Solutions and integration provider Jasco says electrification challenges await South Africa, especially with regard to the Renewable Energy Independent Power Producer Programme (REIPPP), as there is a lack of competence among local engineers and artisans, largely owing to the fact that this is a new industry.
Jasco Group CEO Pete Da Silva suggests that, if required, expatriates can be brought back on short-term contracts to transfer skills to local professionals, as was done during the country’s telecommunications boom in the 1990s and 2000s.
“The electrification and distribution industry in Africa should grow significantly in the next 20 years as the telecommunications industry did in the last 20 years. When we started the tele- communications revolution we also did not have all the pre- requisite skills, but we gained them quickly,” he says.
On November 5, 2012, the Department of Energy signed the power purchase, implementation and direct agreements with the first group of 28 bidders whose projects advanced after the first-bid window of the REIPPP. These projects will supply 1 415 MW of wind and solar capacity to the grid. This represents an investment value of about R47-billion.
The financial closure deadline for the 19 projects selected in the second bid window, representing 1 043.9 MW of capacity and an investment value of about R28-billion, is scheduled for August.
As South Africa readies itself for the introduction of new, cleaner energy, Da Silva says independent power producers (IPPs) will jostle for position, giving rise to new services, increased competition and choice.
“However, the country’s skills gap must be addressed to assist these new energy operators in supplying, installing and maintaining their infrastructure to ensure efficient distribution of renewable-energy generated power.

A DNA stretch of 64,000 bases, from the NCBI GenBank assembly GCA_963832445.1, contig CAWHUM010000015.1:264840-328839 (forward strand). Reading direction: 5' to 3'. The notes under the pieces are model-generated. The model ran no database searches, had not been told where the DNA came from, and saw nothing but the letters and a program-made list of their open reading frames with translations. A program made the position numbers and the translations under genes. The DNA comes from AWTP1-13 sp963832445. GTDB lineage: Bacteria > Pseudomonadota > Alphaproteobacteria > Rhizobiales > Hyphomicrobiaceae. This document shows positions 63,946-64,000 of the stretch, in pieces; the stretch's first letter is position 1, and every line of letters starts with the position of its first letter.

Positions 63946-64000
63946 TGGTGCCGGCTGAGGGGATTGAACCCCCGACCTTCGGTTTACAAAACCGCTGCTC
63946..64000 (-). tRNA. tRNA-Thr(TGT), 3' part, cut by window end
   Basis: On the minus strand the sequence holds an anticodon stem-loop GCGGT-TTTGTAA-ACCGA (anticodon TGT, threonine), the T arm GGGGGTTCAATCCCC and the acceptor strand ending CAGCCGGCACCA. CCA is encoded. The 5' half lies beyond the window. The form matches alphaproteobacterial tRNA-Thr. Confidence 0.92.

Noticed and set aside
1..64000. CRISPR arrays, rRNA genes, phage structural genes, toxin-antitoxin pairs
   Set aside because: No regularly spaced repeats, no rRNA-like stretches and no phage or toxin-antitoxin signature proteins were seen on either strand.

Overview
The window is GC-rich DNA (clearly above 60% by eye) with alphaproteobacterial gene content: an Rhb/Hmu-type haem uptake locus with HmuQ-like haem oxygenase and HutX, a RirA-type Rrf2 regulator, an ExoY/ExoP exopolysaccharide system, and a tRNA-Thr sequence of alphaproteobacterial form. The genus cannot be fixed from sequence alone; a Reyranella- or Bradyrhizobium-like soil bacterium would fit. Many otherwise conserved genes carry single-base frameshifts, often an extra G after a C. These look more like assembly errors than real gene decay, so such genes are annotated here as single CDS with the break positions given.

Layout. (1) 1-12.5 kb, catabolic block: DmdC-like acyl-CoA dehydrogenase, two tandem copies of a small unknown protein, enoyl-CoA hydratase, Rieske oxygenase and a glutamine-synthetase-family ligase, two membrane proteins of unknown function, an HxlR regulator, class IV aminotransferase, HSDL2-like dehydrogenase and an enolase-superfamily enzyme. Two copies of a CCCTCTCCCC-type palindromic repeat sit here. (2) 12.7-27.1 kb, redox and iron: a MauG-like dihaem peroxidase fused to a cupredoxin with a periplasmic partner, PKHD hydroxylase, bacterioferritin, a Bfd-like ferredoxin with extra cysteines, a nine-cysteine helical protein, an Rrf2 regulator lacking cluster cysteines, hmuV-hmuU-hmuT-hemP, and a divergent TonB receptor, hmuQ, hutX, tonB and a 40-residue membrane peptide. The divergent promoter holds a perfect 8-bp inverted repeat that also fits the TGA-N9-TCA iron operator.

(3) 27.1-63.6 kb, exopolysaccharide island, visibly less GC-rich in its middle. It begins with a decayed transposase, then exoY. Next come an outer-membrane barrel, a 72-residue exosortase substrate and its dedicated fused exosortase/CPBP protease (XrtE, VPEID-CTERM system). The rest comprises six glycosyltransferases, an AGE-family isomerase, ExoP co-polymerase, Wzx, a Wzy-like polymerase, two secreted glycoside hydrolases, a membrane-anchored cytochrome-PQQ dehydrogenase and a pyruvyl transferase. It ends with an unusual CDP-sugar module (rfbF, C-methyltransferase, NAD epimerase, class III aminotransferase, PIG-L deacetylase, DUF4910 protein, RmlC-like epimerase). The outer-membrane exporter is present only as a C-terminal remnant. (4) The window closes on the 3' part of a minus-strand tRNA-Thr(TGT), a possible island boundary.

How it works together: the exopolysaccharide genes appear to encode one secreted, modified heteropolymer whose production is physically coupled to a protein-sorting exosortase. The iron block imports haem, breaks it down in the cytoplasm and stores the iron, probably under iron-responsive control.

“IPPs and new power operators need to ensure that these new power sources are sustainable, distribution networks are adequate, and balance of plant,” he says, adding that the creation of sustainable local jobs and the transfer of skills to communities surrounding the project sites are important aspects of the REIPPP
. Da Silva claims that most developers are fixated on securing wind turbines or photovoltaic (PV) solar panels when developing large-scale renewable-energy projects and forget about the smaller aspects of completing a viable project.
“This is an oversimplification – much more work is involved when building renewable-energy projects and associated infrastructure.
Aside from supplying the wind turbines and PV panels, all other services, such as civil engineering, can and should be undertaken by South Africans for South Africans from the start of the forthcoming renewable-energy projects,” he states.
Da Silva notes that projects will often be constructed in remote, arid areas. This means civil engineering, in the form of access roads, will be important when ensuring that the site is accessible by contractors and employees.
These civil works could be a huge challenge when building new energy structures, specifically wind farms, he says.
“The concrete bases for wind farms need to support structures of up to 100 m high. However, we do not have to reinvent the wheel. These installations have been undertaken many times worldwide and, hopefully, we can learn from this.
“Preparation and planning is 90% of the hard work when it comes to constructing new power infrastructure. Thanks to international projects in Europe, we have seen what can go wrong, owing to a lack of planning and skills, poor project management and changing tariffs by government,” he says.
“Once you have set up the infrastructure, the power being generated needs to be distributed through power cables. Since our investment in electric cable manufacturer M-Tec (Malesela Taihan Electric Cable), we are able to assist IPPs in feeding their power into substations and transformers,” he says.
Going forward, Da Silva sees slow but positive growth for the electrification and distribution industry in South Africa.
“We are making slow, but steady, progress with renewable-energy and other sustainable energy practices. As we acquire more of the necessary skills, this process will continue and so will the growth of the industry,” he says.
“Coal and nuclear power stations will be around for a long time to come, but renewable energy still has an important role to play during peak electricity periods and fit-for-purpose usage.
“If we can successfully implement cleaner energy in Africa, it will be a triumph and we will be able to multiply the success all over the continent,” Da Silva concludes.Jasco is able to support the supply of wind turbines and solar PV panels and provide its clients with a full power solution, as the company also offers location security services, information communications technology services, power distribution lines and planning services.